Co-Curation: Shared Stewardship of the Field Museum Collections

Historically, an individual curator was called upon to be the "keeper" and sole interpreter of a museum's collections. Today, we understand that we really share our objects with the community around us, the people who created the objects, and the descendants of those creators. Furthermore, objects alone cannot tell us everything we would like to know about a time, place, or people. 

The Pacific Anthropology team has been instrumental in implementing change to the way we care for our collections: through outreach, cultural heritage visits, community events and increasing online presence, we are slowly moving towards this new model of curation. We realize that the perspectives and knowledge of many people outside of the museum is vital to our understanding of the collections.

This type of collaborative curating is still gaining steam around the world; it is far from universally adopted. View one of our co-curation success stories by visiting the Field Museum's curation portal (currently covering over 10,000 objects from the Philippines.) We intend to add more of our collections over time.

"The concept of co-curation that we are pioneering here at the museum is based on two traditional New Zealand Maori ideas, or concepts:

  • taonga tuku iho (heritage treasures)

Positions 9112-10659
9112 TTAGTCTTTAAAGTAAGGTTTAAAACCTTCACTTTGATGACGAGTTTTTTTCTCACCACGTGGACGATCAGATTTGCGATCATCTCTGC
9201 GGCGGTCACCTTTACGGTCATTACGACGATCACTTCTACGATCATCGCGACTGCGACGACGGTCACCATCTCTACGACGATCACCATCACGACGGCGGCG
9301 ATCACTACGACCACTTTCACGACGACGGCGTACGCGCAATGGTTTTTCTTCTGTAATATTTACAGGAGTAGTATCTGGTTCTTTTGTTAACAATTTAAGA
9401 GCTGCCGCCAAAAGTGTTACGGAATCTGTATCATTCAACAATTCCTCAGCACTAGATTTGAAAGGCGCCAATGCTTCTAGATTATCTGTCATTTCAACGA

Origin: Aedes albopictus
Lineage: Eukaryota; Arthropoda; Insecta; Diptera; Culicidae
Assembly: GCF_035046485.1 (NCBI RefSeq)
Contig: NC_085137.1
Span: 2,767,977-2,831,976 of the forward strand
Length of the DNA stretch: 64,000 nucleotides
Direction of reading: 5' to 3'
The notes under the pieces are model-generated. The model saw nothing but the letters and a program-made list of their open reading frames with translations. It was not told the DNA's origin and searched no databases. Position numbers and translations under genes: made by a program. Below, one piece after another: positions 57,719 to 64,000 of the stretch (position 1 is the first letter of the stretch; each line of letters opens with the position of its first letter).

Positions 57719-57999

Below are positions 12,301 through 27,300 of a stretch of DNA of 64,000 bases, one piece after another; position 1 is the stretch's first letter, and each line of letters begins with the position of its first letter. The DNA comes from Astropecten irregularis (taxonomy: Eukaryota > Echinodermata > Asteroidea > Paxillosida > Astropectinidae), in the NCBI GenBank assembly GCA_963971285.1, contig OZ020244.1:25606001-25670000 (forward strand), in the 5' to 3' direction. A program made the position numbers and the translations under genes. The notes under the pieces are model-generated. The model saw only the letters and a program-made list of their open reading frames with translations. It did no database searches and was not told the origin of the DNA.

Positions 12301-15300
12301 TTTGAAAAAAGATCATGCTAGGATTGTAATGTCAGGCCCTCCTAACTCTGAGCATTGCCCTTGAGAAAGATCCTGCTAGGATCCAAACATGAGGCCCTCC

• kai tiaki (stewardship)

While Chicago does not have a large resident Maori community, the museum cares for thousands upon thousands of heritage collections from places around the world that are today well represented here in the city by large and active communities. 

One such heritage collection comes from the Philippines. We are now working with Filipino-Americans in Chicago as well as others overseas in the Philippines to share more broadly responsibility (and financial support) for the care, use, interpretation, etc. of this wonderful collection. " 

Dr. John Terrell, January 2013

New in 2018

Researcher Sarah E. Carlson has completed a thesis about Philippine co-curation here at the Field. Read it in its entirety here.

Background image: Port Moresby by Hitchster. CC BY 2.0 / cropped and desaturated from original

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